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ASN Wikibase Occurrence # 244935
Last updated: 15 October 2021
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Date:07-FEB-2018
Time:18:40
Type:Silhouette image of generic B738 model; specific model in this crash may look slightly different
Boeing 737-8K2 (WL)
Owner/operator:Transavia France
Registration: F-GZHO
MSN: 43880/5270
Fatalities:Fatalities: 0 / Occupants: 3
Other fatalities:0
Aircraft damage: None
Category:Incident
Location:Norwich Airport (NWI/EGSH) -   United Kingdom
Phase: Take off
Nature:Ferry/positioning
Departure airport:Norwich Airport (NWI/EGSH)
Destination airport:Paris-Orly Airport (ORY/LFPO)
Investigating agency: BEA
Narrative:
The crew had ferried an aeroplane from Paris-Orly airport to Norwich Airport, U.K. and had to bring back to a Boeing 737-800, registered F-GZHO, which had just come out of a maintenance inspection. For this return flight, only an airline company employee who had supervised the maintenance operations was on board and would be in the cockpit for the flight.
The aeroplane took off from runway 27 at 18:40. It was night, the conditions were VMC and the captain was PF. During the take-off run, the captain called out “check” a few moments before the first officer called out “80 knots”. The crew continued the take-off and at roughly the moment when the captain carried out the rotation, the IAS DISAGREE alert message appeared on both PFDs. The crew called out the appearance of the alert and quickly saw that the right PFD was giving erroneous speed indications while the left PFD and standby airspeed indicator were supplying identical information. During the initial climb, the AOA DISAGREE and ALT DISAGREE alerts were also displayed on the PFDs. The captain decided to continue the flight as the speed information displayed on his PFD was correct. He also decided to postpone carrying out the checklists as the workload at this point of the flight was very high due to a large amount of traffic in the London TMA. The crew observed during the climb that the altitude displayed on the right PFD was also erroneous and that the differences in speed and altitude between the two PFDs was increasing. At their cruising altitude of FL200, the first officer indicated that the difference was 2,000 ft and between 30 and 40 kt, the values on the right side being lower than those on the left side. The crew then carried out the AOA DISAGREE and ALT DISAGREE checklists followed by the IAS DISAGREE checklist which referred them to the Airspeed Unreliable procedure. Both pilots consulted this procedure but did not apply it as they had identified the erroneous indication and knew that the left PFD indication was correct. They nevertheless checked that the speed indication of the left PFD - which they considered correct - was consistent with the Flight with unreliable airspeed table. They kept the autopilot (AP), the flight directors (FD) and the auto-throttle (A/T) engaged. Once the checklists had been carried out, the crew carried out an assessment and decided to continue the flight to Paris-Orly. They did not transmit a PAN PAN message and they did not inform the ATC of their problem. During the descent, the captain contacted the Transavia maintenance department to report the problem encountered and request work by a maintenance technician. For the approach,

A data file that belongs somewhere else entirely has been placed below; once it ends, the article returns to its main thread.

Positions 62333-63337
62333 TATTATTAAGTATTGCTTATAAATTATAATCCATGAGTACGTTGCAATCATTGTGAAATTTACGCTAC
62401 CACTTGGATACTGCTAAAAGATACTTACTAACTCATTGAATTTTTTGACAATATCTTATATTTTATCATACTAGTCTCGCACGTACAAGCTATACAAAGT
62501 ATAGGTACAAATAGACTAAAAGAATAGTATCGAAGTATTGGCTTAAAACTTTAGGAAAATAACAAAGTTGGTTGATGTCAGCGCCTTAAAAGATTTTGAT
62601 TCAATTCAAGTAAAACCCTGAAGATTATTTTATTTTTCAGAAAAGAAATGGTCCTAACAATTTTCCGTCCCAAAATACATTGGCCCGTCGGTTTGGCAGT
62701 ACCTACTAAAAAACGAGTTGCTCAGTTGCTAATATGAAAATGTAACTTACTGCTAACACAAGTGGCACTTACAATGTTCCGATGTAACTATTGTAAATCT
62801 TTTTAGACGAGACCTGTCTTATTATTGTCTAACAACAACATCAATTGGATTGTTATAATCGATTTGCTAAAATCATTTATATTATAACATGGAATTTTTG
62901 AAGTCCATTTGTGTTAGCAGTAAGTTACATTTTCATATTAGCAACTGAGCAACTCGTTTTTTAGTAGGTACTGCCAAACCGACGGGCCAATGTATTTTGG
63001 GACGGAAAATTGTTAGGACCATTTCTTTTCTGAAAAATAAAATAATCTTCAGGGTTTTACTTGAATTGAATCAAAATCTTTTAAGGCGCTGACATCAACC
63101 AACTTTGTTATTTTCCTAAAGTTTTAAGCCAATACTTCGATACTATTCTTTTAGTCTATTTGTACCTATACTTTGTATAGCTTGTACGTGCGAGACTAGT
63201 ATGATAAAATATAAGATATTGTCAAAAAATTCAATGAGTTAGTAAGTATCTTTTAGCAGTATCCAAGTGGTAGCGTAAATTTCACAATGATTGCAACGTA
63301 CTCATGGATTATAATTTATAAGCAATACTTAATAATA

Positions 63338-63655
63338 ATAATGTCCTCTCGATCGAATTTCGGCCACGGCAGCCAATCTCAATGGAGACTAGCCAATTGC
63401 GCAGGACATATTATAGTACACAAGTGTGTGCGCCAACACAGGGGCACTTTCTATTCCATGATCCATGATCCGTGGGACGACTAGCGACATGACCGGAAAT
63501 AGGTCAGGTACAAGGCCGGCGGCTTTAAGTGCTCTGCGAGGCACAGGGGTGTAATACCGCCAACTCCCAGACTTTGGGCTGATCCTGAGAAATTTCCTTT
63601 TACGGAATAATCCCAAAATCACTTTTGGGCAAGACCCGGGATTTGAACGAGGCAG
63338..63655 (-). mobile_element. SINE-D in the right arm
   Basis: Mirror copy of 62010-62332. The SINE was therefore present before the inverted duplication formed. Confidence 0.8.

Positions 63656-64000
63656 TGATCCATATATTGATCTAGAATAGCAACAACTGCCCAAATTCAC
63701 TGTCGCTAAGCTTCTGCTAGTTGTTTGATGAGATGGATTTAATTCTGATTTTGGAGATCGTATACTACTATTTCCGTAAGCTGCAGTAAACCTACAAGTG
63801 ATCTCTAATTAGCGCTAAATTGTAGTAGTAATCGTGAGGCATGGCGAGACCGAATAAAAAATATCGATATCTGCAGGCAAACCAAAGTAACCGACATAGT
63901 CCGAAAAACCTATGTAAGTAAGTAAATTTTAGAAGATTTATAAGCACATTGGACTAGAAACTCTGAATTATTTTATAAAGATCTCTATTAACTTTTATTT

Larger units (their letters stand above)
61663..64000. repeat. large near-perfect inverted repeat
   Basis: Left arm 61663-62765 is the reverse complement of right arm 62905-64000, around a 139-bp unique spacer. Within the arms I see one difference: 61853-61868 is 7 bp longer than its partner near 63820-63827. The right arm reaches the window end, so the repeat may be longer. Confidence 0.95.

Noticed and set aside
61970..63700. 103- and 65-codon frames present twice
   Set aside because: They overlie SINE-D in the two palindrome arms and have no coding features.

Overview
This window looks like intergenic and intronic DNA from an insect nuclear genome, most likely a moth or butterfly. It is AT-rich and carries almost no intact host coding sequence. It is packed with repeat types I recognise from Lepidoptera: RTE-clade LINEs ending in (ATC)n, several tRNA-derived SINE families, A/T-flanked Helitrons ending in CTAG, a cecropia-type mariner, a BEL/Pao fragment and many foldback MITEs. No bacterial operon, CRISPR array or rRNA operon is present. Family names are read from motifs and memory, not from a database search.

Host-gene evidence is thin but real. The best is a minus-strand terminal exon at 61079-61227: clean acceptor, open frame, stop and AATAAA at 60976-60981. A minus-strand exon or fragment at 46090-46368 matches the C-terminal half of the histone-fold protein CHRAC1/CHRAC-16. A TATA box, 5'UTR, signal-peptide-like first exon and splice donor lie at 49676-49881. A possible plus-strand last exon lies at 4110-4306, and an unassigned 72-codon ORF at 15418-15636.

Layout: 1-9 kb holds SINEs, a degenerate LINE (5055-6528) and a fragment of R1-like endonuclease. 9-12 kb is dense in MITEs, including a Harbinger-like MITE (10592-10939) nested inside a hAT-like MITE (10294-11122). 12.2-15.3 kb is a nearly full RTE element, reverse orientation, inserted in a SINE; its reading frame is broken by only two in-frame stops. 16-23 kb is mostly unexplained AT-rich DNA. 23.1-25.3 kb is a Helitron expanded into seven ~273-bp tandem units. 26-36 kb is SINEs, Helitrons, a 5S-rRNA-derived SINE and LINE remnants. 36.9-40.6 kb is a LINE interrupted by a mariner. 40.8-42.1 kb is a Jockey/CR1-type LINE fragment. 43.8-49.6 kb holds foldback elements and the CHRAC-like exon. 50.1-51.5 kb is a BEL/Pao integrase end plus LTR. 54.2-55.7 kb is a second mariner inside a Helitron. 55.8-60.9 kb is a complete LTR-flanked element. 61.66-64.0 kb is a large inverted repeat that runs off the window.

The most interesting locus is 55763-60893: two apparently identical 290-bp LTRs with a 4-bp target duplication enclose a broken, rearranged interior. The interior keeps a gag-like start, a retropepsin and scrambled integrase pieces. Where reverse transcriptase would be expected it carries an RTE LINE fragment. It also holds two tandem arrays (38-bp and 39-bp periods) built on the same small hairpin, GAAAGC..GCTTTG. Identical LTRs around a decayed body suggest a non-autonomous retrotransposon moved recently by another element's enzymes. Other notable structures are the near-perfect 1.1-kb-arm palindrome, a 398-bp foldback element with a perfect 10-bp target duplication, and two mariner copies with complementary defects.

the crew checked in the QRH for the thrust and pitch to be set. The pilots decided to increase the approach speed by 10 kt in order to have a sufficient indicated airspeed on both PFDs, given that the performance of the aeroplane with the increased speed was compatible with the length of the runway at Paris-Orly. The aeroplane landed without incident. The captain recorded the alerts which had occurred duringthe take-off in the AFL. A technician inspected the aeroplane during the night but did not find any problem.

On the subsequent flight the next day, the aircraft suffered from the same issue. This time the flight crew turned back to Orly Airport.

Contributing factors
The following factors contributed to the dysfunction of the right AOA sensor and the display of the IAS DISAGREE, AOA DISAGREE and ALT DISAGREE alerts during the take-off of the flights of 7 and 8 February.
- The contamination of resolver 2 of the right AOA sensor by a solvent which led to a failure of the resolver and erroneous speed and altitude indications, followed by the AOA, IAS and ALT DISAGREE alerts. The investigation was not able to determine the cause of this contamination which seems to be an isolated case nor the reason why
this defect, present since the installation of the sensor on the aeroplane, led to the activation of the alerts during a post maintenance flight. However, it is possible that the handling of the sensor during maintenance exacerbated the dysfunction without the technicians realising this.
- The technician working on the aeroplane between the two flights not using the FIM. Its use would have ensured that a more complete check was carried out, the failure would have probably been detected and the sensor replaced.

Sources:

BEA
https://aviation-safety.net/wikibase/206212
http://aerossurance.com/safety-management/aoa-anomalies-transavia-b738/

Accident investigation:
cover
  
Investigating agency: BEA
Status: Investigation completed
Duration: 2 years and 9 months
Download report: Final report
Other occurrences involving this aircraft

8 Feb 2018 F-GZHO Transavia France 0 Paris-Orly Airport (ORY/LFPO) non

Media:


Images:

Photo of F-GZHO courtesy AirHistory.net


Lyon - Saint-Exupéry (LFLL / LYS)
12 September 2019; (c) Felix Goetting

Revision history:

Date/timeContributorUpdates
16-Nov-2020 18:30 harro Added
24-Nov-2020 06:25 Aerossurance Updated [Source, Embed code, Accident report]

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